While preparing to deliver the largest transit expansion project in Canadian history, Metrolinx is offering up ways to manage the impact of construction on Ontario communities. Here, we dig into details that will – while sometimes still messy – lead to improved transit.
Remember when you got a new stove, and what you found behind the old one when you pulled it out?
Or how about the time you decided to change a bathroom faucet and ended up pretty much gutting the entire thing.
Renovation and upgrading projects can get messy before they get a whole lot better.
So imagine that you’re tackling the biggest transit expansion in the nation’s history. Yes, dust flies and muck builds up.
Metrolinx is creating a detailed control and mitigation plan into the GO Expansion contract and working with companies to manage its effects and ensure safety around construction sites as well as adjacent communities.
Here, we’re breaking down what’s going into developing that plan.
In an ideal world, it would be great to just airlift ready-made projects into place and save everybody the muck and headache. But delivering some of the massive infrastructure that will make up GO Expansion, such as grade separations, long stretches of new track, and rail storage and maintenance facilities, requires a lot of work across the GO network. It also requires material storage, construction staging, and laydown areas that will be active over an extended period of time.
Most of the work to come will take place inside the confined rail corridors and some of it will also happen adjacent to neighbouring communities, as well as community connections like roads and rail crossings. And to top it off, most of it will have to be planned around busy train schedules.
Since your grandfather’s old saying “a good plan is success half-done” holds true for pretty much everything related to construction, Metrolinx is planning ways to minimize the impacts of the GO Expansion program on the surrounding areas.
Metrolinx always does its best to be a good neighbour, but with a build as expansive and complex as GO Expansion, it’s important to have a uniform approach founded on past experiences.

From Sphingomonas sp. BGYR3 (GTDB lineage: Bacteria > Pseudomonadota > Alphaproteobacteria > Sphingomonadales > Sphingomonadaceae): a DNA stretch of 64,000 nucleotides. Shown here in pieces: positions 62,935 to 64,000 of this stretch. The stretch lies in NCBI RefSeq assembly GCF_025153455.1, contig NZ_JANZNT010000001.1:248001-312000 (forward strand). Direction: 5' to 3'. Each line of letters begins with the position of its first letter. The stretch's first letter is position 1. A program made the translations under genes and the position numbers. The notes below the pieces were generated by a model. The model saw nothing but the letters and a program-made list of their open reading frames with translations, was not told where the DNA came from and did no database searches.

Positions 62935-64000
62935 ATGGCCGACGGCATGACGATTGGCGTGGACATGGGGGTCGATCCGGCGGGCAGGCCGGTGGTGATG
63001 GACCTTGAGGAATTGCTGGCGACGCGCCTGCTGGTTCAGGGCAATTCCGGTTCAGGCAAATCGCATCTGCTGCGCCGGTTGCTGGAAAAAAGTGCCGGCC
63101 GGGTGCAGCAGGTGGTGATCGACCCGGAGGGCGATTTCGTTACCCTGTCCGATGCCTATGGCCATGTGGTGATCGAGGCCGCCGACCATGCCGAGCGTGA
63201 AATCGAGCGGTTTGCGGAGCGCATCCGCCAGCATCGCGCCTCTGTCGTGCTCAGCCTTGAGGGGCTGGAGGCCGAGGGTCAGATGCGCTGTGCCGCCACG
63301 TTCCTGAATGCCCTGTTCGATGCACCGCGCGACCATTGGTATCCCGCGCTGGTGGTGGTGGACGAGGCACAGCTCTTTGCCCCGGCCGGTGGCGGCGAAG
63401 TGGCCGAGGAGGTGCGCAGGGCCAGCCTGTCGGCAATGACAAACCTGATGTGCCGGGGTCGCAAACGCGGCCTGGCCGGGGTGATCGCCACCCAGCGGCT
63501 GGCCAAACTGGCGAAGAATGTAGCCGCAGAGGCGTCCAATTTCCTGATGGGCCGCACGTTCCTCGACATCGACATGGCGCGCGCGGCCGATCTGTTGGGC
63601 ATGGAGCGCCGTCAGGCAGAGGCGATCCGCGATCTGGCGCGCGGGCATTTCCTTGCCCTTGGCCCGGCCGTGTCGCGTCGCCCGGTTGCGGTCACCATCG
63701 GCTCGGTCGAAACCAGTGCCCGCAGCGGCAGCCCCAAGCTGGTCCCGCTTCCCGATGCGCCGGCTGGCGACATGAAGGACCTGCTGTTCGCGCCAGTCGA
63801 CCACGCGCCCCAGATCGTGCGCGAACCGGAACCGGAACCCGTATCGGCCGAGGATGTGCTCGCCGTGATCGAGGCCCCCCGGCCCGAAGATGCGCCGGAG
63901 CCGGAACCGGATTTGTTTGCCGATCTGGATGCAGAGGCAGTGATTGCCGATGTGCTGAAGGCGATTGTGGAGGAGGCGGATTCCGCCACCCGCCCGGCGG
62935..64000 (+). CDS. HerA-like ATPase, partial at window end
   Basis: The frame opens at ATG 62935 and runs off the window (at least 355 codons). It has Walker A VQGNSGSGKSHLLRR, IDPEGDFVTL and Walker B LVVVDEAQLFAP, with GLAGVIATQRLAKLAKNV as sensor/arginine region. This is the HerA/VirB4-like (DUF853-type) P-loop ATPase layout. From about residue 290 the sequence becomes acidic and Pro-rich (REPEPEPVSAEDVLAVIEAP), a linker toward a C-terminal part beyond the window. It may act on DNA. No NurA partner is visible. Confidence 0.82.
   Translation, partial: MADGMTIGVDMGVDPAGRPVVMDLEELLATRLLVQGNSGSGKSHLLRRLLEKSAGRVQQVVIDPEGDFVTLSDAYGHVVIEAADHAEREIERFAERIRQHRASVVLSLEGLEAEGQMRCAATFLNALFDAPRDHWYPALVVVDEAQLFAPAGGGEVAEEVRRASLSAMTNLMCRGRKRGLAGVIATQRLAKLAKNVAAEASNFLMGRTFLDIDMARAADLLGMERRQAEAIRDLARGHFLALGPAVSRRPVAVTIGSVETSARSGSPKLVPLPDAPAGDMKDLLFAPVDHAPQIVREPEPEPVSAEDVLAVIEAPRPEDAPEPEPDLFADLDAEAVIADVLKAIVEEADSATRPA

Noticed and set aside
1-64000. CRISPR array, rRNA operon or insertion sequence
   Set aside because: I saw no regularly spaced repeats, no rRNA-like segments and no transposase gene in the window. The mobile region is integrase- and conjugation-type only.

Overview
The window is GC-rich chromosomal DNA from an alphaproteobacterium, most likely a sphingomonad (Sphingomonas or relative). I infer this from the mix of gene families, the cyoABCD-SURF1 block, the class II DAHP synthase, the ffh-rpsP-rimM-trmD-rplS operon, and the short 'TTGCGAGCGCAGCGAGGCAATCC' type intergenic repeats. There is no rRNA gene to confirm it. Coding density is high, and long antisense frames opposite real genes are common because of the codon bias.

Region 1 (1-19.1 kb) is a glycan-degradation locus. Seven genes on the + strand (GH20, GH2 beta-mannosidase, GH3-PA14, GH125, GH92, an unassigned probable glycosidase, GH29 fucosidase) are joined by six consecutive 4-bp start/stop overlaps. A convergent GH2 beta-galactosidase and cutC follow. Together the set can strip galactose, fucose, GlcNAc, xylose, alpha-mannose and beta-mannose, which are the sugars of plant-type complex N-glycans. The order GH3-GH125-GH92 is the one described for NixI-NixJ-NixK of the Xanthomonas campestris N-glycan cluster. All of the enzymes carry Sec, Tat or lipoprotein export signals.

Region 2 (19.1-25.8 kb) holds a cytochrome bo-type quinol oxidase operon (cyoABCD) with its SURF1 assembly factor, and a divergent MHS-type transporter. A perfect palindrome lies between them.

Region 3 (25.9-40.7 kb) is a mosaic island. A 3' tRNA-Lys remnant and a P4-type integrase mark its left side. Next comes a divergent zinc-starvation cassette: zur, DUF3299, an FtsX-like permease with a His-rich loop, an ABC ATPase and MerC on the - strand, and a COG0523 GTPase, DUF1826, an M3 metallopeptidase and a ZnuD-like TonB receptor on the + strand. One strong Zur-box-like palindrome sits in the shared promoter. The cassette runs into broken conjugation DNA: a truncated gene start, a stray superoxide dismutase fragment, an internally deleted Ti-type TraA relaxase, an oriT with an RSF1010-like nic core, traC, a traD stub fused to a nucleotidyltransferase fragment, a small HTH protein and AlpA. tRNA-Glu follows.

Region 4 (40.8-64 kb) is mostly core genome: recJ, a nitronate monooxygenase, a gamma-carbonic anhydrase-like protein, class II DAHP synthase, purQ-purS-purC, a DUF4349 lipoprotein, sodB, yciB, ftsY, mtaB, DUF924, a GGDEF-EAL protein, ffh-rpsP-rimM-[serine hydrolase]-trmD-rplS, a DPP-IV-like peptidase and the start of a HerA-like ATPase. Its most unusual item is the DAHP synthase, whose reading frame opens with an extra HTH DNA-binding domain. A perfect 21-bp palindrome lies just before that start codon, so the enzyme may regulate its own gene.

Much of the next phase of GO Expansion construction will be done by whoever is the winning bidder of the GO Expansion On-Corridor Procurement, which is currently in market at the RFP, or request for proposals stage of the bidding process. Metrolinx will set out defined noise and short-term pollutant exposure limits and make sure the winning bidder develops a comprehensive construction management strategy to stay within them.
These requirements will be included in the project agreements between Metrolinx and the winning bidder that will govern the construction process. This will result in the adoption of a comprehensive list of good industry practices to forecast, monitor, control, report on, and mitigate construction impacts.
The level of detail and focus on pro-active planning from this approach really takes it to the next level compared to past construction contracts.
Matt Clark, Metrolinx’s chief capital officer, knows the importance of doing everything possible to be mindful of how projects affect their surroundings.
“I am a firm believer that a good contractor doesn’t just deliver projects on schedule and within budget, but also does the work the right way,” Matt said. “And to me, a big part of that means proper preparation and using best practices that will help minimize environmental risks and limit the effects on communities and natural areas.”
Metrolinx will first review all future storage, staging and construction sites and identify potentially sensitive locations in those areas, including residences, hospitals, schools, and possible wildlife habitats that may require protection from construction activities.